Larry’s Lazy Sunday Strip #8

Oh boy, is this a big subject among cartoonists. Why is it that exceedingly funny, yet poorly drawn comics seem to be far more popular than their equally funny, yet more beautifully illustrated counterparts? (I’m not trying to lump Robot Beach into either category mind you.)

I discuss this in more detail in today’s audio commentary track.


Discussion (18) ¬

  1. Tony says:

    Nice audio commentary. I was worried that it would just be sour grapes (since that’s what people usually express), but this was very thoughtful.

  2. fluffy says:

    Not surprisingly, the most popular comics on my site are the ones where I gently make fun of xkcd.

  3. Flawedprefect says:

    Wait… Xkcd? I thought you were having a go at moon town!

  4. wit says:

    Those stick figures are too-well rendered. Try drawing them with your opposite hand.

  5. Og says:

    Wow, I bet you could really keep quite the update schedule with that style! And ya know, I think those stick figures make the strip *even funnier* than if you’d wasted all that time on draftsmanship and character design… WIN!

  6. Og says:

    I like the audio commentary very much, too. I want to argue with you, to tell you that you’re wrong when you say that writing is 75% of the strip. I want to, but as much as I believe in the importance of art, the facts bear you out. The people have spoken, and they obviously would prefer less artistic quality and more content, if you have to choose one over the other.

    But that is the question – do you have to choose one over the other? Watterson was somehow able to get both, but he is the oft-cited exception, isn’t he? No one goes on and on about how well drawn Dilbert or Pearls Before Swine are, and those are my current favorite newspaper strips.

    What I’d love to do sometime, however, is to a side-by-side comparison: run an original Peanuts strip alongside a duplicate featuring stick figures. Then do the same for Calvin and Hobbes. Then do the same for Pearls or Dilbert or Garfield. Do the same for Kukuburi, Twilight Monk, or Red’s Planet. Compare the fully-drawn strip to the stick figure version and see which one people prefer.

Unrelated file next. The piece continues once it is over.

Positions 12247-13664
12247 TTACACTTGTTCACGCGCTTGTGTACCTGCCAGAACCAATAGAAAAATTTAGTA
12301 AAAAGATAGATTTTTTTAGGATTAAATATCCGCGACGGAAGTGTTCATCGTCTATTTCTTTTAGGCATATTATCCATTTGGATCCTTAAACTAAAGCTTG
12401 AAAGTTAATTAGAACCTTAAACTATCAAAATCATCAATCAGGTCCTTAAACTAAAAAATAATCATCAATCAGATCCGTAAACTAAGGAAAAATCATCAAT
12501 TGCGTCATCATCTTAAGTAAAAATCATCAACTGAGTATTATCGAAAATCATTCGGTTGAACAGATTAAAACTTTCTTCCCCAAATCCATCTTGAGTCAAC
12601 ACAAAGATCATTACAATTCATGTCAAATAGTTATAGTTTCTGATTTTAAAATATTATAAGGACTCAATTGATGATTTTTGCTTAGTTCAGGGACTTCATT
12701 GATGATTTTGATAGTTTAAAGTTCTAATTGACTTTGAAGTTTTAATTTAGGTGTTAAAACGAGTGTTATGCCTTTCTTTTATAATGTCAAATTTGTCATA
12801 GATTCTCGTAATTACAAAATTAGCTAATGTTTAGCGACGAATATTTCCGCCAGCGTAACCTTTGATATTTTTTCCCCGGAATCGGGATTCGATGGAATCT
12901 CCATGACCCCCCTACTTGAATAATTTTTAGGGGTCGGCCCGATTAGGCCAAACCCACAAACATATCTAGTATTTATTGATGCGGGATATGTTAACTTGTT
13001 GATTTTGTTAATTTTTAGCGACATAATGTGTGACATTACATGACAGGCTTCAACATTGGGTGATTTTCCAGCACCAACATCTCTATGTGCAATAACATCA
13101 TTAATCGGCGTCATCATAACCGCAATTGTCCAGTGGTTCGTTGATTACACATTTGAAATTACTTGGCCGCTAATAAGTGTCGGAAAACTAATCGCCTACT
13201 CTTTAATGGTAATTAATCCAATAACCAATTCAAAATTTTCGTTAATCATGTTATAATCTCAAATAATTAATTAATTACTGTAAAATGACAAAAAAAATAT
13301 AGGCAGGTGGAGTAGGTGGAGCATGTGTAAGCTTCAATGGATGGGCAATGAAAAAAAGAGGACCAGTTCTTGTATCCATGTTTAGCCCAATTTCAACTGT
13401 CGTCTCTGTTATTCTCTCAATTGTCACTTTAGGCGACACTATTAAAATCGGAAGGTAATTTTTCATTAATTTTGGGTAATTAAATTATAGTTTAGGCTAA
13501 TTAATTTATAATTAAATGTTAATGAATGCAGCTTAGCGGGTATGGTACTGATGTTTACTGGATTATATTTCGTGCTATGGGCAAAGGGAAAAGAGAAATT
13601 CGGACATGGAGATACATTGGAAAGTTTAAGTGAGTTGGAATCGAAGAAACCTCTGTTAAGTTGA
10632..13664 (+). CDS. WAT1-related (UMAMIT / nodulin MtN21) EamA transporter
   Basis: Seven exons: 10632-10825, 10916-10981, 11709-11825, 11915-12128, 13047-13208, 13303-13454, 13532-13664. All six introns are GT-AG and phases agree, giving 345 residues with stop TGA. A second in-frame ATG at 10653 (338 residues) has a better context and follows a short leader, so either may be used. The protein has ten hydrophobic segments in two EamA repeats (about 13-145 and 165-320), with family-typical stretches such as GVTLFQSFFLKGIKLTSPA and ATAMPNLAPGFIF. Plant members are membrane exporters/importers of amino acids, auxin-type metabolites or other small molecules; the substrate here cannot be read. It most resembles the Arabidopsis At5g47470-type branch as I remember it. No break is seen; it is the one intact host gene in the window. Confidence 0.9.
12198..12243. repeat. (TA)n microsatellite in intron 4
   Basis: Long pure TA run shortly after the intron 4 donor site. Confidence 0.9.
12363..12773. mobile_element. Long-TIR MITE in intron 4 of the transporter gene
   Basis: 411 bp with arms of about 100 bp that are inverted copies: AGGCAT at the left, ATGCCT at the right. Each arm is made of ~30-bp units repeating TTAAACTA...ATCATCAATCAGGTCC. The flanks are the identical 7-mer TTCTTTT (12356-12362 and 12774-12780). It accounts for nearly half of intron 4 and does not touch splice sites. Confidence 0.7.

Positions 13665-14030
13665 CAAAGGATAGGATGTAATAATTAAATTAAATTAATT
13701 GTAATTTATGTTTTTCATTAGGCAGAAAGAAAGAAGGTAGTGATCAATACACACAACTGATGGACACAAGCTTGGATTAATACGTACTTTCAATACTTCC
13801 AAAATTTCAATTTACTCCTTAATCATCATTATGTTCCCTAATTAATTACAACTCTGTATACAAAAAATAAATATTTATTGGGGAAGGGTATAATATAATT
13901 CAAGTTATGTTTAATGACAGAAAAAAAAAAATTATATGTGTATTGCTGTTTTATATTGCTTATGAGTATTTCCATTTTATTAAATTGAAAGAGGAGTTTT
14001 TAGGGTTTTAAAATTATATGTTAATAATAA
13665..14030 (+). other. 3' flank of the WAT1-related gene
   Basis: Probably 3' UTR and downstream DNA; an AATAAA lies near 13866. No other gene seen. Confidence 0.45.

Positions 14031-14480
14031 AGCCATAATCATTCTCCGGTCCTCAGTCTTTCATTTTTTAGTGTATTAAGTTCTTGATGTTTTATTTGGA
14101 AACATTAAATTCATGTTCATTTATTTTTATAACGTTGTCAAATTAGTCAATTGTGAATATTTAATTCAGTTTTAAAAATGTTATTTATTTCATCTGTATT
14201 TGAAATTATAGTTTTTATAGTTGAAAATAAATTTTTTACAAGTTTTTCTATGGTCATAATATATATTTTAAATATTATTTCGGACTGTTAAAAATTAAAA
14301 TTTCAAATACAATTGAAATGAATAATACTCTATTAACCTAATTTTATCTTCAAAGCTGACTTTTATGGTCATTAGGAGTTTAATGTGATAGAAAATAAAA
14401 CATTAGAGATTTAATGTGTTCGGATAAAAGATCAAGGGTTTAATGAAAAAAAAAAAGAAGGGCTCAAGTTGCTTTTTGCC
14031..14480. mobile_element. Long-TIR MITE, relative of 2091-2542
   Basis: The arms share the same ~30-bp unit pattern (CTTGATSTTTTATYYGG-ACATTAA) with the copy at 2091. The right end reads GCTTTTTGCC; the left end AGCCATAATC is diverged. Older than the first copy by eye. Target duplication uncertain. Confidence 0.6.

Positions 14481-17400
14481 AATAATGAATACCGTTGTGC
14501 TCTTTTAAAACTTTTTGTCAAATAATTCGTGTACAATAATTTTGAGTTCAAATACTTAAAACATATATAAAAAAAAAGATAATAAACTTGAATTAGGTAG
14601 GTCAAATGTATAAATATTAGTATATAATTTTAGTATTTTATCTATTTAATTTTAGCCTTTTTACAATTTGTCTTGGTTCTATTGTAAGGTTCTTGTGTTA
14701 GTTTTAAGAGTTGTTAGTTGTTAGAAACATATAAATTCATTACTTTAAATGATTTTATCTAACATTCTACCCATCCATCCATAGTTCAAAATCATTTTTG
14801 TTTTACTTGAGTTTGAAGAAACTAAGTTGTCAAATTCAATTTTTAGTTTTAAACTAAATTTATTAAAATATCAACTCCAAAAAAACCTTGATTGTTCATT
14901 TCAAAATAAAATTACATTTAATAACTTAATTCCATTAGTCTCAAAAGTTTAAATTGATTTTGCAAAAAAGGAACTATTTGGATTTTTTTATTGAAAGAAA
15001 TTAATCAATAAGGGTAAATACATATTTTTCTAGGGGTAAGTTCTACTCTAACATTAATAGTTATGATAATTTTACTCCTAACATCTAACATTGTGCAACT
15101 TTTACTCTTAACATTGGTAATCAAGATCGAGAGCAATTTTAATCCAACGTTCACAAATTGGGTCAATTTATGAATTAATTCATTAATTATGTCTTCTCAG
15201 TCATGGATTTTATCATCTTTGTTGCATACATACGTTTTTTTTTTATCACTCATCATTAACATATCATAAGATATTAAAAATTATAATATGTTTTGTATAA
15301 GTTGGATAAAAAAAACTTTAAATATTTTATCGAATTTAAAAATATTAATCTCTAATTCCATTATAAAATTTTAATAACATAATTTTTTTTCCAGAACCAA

I’d LOVE to do that. But who has time for that crap? Like I say, to a degree, the experiment has been performed. By and large, the hugely successful webcomics tend to be those which are less exhaustively rendered, and more frequently updated. We can argue about whether they’re funnier, or better written, because that is not borne out as well.

    But in terms of sheer success, quality has not equated profitability, and I guess it rarely does. There is a lesson in there for anyone who wants to make drastic changes to their aesthetic.

    • Og says:

      “Quality has not equated POPULARITY”, I meant to say, not “profitability”. Although to a degree on the web, that follows. More fans = better chance of selling something.

    • Matt says:

      I don’t think Moon Town fits into that 75%/25% category. Moon Town is very cinematic. There are these beautiful, quiet moments in the strip, punctuated by moments of intense action that are critical to setting the tone of the comic. Without the very fine rendering that you bring to it, it would never work.

  7. Og says:

    I’d like to believe in a Moon Town exception, because I’m stuck in a situation where I actually can’t update more frequently than I am. However, Rice Boy is extremely simply rendered, extremely simple in its approach to color. It looks good, but he’s not wasting a lot of effort on it. And it reads really well, is very cinematic.